Rachmaninoff on Paganini
Jan 23 & 24, 2021
For a printable, PDF version of these program notes, click here.
JESSIE MONTGOMERY (b. 1981)
Jessie Montgomery is enjoying her musical moment. The composer, violinist and activist appears everywhere these days, and her original compositions are branding themselves into the repertoire like a hot iron.
A member of the Sphinx Virtuosi – a Detroit-based ensemble made up of African American and Latino musicians – Montgomery creates music triggered by social and racial issues. Her commitment to addressing inequality is one reason the New York Philharmonic honored her as a featured composer for its Project 19, which last year marked the centennial of the ratification of the 19th Amendment.
“As an artist, she has a real finger on the pulse of what’s going on, a really good sense of what’s happening in our country,’’ said TFO Music Director Michael Francis. “She has a musical viewpoint that’s unique, and so we want to look at her a little more in our concerts.’’
This weekend, TFO will offer its first performance of Montgomery’s Starburst, along with works by Ravel and Rachmaninoff. It marks the second time this season that Francis has programmed a piece by Montgomery, following Strum during the opener in October. Montgomery appeared with Sphinx in early 2020 during a residency at the Museum of Fine Arts, St. Petersburg.
She originally scored her three-minute Starburst for string orchestra, but many performances include a transcription for flutes, clarinets, violins, viola, cello and piano. She describes it in cosmic terms, saying it reflects “the rapid formation of large numbers of new stars in a galaxy at a rate high enough to alter the structure of the galaxy.’’
Starburst explodes from its first note, and the body of strings keeps listeners on edge with steely, off-key tones and a persistent rhythm reminiscent of Bernard Hermann’s score for Psycho. Plucked strings trickle through a lyrical middle section, the sharp rhythm soon returning as the ensemble tackles more and more complex harmonies before closing on an abrupt high note.
MAURICE RAVEL (1875-1937)
MOTHER GOOSE SUITE
Ravel was a small man, precise in manner and exceedingly well groomed and dressed. His musical tastes were conservative, preferring traditional form and structure when much of the world around him followed the flow of Wagner or the acerbic edge of Stravinsky. It was the latter, in fact, who referred to Ravel as “a Swiss clockmaker,” a backhanded compliment to his attention to detail and instrumental brilliance.
This certainly describes Ravel’s Ma mere l’oye (Mother Goose) from which a suite has found a home in the repertoire. Ravel composed it in 1908 as a piano duet for a friend’s two children, and three years later fleshed it out as a whimsical ballet with a prelude and four interludes.
The title, however, is misleading. Ravel based the work on various nursery rhymes and stories he shared with the children – rather than the specific text of the Mother Goose collection. A lilting interlude links the various tableaux, and the overall effect wraps youthful innocence and fantasy into one of Ravel’s most luxuriant scores. The suite you will hear tonight includes the Prelude, Spinning Wheel Dance, Sleeping Beauty Pavane, Dialogues of the Beauty and the Beast, Tom Thumb, Empress of the Pagodas, and the Fairy Garden.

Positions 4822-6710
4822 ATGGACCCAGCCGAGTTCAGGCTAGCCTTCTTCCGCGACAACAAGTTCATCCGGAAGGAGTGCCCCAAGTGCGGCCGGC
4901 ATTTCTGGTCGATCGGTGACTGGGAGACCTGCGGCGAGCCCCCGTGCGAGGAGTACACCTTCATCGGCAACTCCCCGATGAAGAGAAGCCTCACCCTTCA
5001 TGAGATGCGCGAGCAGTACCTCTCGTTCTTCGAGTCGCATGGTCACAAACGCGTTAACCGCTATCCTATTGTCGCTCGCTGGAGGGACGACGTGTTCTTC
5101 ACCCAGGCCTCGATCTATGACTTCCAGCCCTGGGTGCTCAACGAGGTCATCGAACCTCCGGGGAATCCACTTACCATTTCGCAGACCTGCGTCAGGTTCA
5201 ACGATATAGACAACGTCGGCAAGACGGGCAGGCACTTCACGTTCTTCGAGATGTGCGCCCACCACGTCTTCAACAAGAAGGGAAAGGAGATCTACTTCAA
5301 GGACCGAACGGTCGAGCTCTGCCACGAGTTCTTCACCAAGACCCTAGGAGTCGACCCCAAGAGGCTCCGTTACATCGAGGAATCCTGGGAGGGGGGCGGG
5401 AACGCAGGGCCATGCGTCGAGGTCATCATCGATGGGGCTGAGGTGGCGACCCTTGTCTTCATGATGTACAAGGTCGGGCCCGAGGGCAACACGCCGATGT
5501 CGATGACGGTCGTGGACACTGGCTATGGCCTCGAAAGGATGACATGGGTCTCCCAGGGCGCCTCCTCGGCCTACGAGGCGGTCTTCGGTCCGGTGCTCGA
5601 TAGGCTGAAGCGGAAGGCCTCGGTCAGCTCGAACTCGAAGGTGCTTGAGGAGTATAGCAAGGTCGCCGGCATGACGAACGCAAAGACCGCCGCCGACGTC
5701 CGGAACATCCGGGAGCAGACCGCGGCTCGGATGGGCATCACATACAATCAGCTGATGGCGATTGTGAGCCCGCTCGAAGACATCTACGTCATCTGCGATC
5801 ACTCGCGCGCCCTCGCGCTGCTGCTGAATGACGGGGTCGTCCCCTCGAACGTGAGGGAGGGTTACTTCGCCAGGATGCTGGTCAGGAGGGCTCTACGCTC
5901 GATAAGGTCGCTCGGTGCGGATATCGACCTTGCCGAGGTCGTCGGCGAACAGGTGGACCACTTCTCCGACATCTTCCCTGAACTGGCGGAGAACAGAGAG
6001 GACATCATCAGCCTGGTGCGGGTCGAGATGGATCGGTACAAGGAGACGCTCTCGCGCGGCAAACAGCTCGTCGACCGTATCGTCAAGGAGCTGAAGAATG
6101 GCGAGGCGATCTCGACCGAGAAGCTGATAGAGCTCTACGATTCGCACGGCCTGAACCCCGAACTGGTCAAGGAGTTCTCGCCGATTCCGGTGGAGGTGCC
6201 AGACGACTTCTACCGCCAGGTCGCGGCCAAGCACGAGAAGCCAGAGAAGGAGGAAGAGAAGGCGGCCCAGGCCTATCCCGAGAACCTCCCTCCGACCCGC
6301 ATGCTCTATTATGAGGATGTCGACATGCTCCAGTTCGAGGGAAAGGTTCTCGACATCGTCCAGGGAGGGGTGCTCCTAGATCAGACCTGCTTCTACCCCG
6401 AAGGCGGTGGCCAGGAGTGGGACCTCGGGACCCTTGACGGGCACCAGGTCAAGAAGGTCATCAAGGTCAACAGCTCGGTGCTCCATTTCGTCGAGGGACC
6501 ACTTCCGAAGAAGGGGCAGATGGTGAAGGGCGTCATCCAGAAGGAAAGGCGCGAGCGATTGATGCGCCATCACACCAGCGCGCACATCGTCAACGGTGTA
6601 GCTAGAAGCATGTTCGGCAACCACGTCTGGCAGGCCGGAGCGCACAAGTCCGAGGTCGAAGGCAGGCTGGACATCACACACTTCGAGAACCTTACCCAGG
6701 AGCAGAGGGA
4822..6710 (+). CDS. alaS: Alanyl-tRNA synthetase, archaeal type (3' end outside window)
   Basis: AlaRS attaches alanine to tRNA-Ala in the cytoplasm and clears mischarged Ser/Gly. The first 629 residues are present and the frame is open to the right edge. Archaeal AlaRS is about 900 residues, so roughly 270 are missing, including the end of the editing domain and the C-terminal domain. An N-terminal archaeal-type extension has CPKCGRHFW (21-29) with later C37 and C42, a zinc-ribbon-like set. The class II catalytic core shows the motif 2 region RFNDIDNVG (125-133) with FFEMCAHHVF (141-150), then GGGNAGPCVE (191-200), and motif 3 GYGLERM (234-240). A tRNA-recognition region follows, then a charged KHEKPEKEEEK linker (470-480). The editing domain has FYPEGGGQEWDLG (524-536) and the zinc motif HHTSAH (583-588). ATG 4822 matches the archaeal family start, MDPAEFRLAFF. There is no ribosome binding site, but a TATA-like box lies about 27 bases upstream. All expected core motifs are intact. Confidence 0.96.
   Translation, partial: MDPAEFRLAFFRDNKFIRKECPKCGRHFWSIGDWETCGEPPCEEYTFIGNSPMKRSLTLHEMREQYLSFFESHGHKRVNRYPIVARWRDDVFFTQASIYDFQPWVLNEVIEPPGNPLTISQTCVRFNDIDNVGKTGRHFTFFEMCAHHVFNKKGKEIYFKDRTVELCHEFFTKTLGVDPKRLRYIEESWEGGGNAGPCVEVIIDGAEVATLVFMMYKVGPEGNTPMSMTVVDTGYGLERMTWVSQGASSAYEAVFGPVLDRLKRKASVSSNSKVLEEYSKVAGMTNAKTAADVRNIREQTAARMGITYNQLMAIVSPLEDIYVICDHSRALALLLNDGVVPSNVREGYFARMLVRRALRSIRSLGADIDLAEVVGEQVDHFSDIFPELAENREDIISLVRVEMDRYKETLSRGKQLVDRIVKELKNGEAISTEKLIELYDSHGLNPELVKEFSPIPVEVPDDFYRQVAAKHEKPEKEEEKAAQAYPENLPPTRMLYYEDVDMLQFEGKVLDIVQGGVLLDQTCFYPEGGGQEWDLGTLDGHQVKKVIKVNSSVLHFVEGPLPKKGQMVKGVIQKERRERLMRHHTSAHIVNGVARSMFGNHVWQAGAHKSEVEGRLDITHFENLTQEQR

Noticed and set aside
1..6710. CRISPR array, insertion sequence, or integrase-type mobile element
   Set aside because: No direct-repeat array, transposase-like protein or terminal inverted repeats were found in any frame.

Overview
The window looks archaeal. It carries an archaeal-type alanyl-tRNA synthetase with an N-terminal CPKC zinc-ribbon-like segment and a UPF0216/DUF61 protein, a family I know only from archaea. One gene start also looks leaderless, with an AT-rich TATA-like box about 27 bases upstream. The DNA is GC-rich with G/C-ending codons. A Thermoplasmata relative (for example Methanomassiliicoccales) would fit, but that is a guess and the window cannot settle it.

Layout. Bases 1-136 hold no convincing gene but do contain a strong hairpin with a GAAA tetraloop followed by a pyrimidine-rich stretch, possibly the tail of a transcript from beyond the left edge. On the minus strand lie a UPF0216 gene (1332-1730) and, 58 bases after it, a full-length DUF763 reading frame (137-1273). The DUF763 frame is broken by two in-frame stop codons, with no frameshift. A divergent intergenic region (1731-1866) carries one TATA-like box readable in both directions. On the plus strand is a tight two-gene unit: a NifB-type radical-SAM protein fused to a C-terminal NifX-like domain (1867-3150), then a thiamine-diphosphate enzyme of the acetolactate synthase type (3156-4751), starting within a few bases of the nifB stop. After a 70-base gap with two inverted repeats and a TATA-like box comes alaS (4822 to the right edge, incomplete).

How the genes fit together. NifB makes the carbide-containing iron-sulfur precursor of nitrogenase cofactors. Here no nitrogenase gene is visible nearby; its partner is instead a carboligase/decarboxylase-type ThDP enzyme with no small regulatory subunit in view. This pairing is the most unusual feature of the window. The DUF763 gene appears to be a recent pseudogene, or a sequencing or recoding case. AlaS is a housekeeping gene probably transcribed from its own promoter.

The gem-like orchestration that holds Mother Goose together hides the technical scaffolding on which it was built. Ravel toiled to make the music sound effortless and seamless, and once said, “I did my work slowly, drop by drop. I tore it out of me by pieces.”
SERGEI RACHMANINOFF (1873-1943)
RHAPSODY OF A THEME OF PAGANINI
Many years ago, when TFO was playing Rachmaninoff’s Rhapsody on a Theme of Paganini at the Mahaffey Theater, a young couple on a Saturday night date sat rapt in their seats, entranced by the music. When the pianist introduced the lushly romantic 18th variation, the woman began to cry.
Rachmaninoff would have been pleased. One of the last of the great romantic composers – although he lived well into the 20th century – he could play on emotion as well as anyone, infusing his scores with pungent harmonies and urgent rhythms that are his alone. An anti-modernist, he remains popular today precisely because of his nostalgia. It didn’t hurt to be a master of the piano.
Rhapsody is his tribute to Niccolo Paganini, whose 24 Caprices for solo violin have been revered by fiddle players for two centuries. Paganini was arguably the finest violin virtuoso of the early 19th century, and his ominous looks and brazen technique drew comparisons to Mephistopheles himself.
Rachmaninoff found much to explore in the Caprices, and in 1934 wrote a set of variations for piano and orchestra. He completed the score during a stay near Lake Lucerne in Switzerland, and the stress-free atmosphere may have enhanced the relative effortlessness of his writing.
Although called a rhapsody, it unfolds as a loosely constructed piano concerto in three unbroken movements: variations 1 through 11 make up the first section; 12 to 18 comprise the slow movement; and 19 through 24 flesh out the finale. Most are short, lasting anywhere from 20 seconds to three minutes, and Rachmaninoff added an additional theme with his oft-quoted melody from the Latin Mass for the Dead ̶ the Dies Irae – or Day of Wrath.
The dreamy 18th variation in D flat is the longest set in the score and a tune Rachmaninoff inverts, or turns upside down, from Paganini’s original. The music has become something of a calling card for the composer, and can be heard on pops concerts, in movies and television commercials. Royalties from the score kept him flush with cash – no wonder he once quipped that “this one is for my agent.’’
Kurt Loft, former music critic for The Tampa Tribune, has been writing about the Tampa Bay arts for more than 40 years.